Coins and historic medallions have long been appreciated by collectors, many of them being considerable works of art in their own right, and all of them expressing a facet of history. Who, on finding a silver coin of the reign of George II, marked with the name LIMA, would be anything but fascinated to discover that the silver used in the making had come from captured treasures. The British privateers the Duke and the Prince Frederick, had taken two armed French ships in the North Atlantic and, on their return to Britain, the captured silver was immediately taken to the Tower of London where it probably supplied more than half the coinage of George II’s reign. Coins of this period, particularly the low denominations, are by no means overpriced. It is also surprising to note the prices obtained for silver coins of the 1200’s and 1300’s. A silver penny of the reign of King Edward I, for example, may still be purchased for well under £50.00, yet such a coin is in fact a medieval royal portrait that has been actually hammered individually by hand.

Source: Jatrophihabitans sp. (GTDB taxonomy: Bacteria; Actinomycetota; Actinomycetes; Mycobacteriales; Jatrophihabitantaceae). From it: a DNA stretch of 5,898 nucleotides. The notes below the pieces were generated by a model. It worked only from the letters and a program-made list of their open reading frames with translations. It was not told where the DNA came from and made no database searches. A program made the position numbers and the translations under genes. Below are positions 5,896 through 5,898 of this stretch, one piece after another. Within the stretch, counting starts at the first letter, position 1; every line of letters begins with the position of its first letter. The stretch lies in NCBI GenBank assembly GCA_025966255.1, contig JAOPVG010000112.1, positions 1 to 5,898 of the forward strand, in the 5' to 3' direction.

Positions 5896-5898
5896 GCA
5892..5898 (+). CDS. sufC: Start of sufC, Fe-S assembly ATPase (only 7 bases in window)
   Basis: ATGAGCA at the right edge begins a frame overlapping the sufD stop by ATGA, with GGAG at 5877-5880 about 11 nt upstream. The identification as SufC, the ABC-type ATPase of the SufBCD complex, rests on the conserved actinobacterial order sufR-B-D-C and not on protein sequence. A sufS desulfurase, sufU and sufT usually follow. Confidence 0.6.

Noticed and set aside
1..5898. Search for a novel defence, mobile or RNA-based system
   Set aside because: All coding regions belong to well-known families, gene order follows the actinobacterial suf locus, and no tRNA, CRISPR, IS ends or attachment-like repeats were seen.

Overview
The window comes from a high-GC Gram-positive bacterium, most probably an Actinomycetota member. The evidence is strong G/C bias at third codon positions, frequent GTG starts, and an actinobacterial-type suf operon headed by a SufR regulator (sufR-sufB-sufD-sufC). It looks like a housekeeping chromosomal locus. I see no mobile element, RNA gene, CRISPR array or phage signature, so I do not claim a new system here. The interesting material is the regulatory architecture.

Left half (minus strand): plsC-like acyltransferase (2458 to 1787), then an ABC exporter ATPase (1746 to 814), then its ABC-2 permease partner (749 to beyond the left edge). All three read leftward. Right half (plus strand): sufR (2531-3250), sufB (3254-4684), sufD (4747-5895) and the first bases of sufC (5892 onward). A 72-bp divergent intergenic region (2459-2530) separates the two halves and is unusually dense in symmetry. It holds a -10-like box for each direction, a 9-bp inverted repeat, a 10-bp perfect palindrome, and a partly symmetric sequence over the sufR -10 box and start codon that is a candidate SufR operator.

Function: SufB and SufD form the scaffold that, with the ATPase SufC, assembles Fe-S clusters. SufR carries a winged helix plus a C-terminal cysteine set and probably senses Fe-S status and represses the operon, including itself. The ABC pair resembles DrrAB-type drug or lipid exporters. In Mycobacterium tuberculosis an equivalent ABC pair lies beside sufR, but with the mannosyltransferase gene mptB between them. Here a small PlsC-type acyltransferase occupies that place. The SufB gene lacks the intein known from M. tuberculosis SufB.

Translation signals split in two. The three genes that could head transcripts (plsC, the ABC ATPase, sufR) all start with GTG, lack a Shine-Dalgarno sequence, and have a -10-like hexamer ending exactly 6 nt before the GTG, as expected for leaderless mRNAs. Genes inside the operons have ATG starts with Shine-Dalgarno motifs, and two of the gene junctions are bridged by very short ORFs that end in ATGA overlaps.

Our customers are our most valuable asset. We understand the apprehension that people have when buying online from a company they have not dealt with before. Because of this we openly publish our policies to reassure our customers they are dealing with a trusted and professional company.
You will notice we write or host articles and videos about the natural world. What you may ask has that got to do with antiques?
Both the natural world and antiques need to be conserved, each in their different ways. Once we loose our antiques or the natural world, they have gone for ever, one could say they become as dead as a dodo.
We need to consume liquids regularly to prevent dehydration, and a whole industry has evolved to provide goods for our every needs. From wine bottles to wine boxes, corkscrews to ring pull cans, glasses and decanters, beer mats to ceramic ashtrays, special words to special laws, basically an area that is truly a collectors paradise.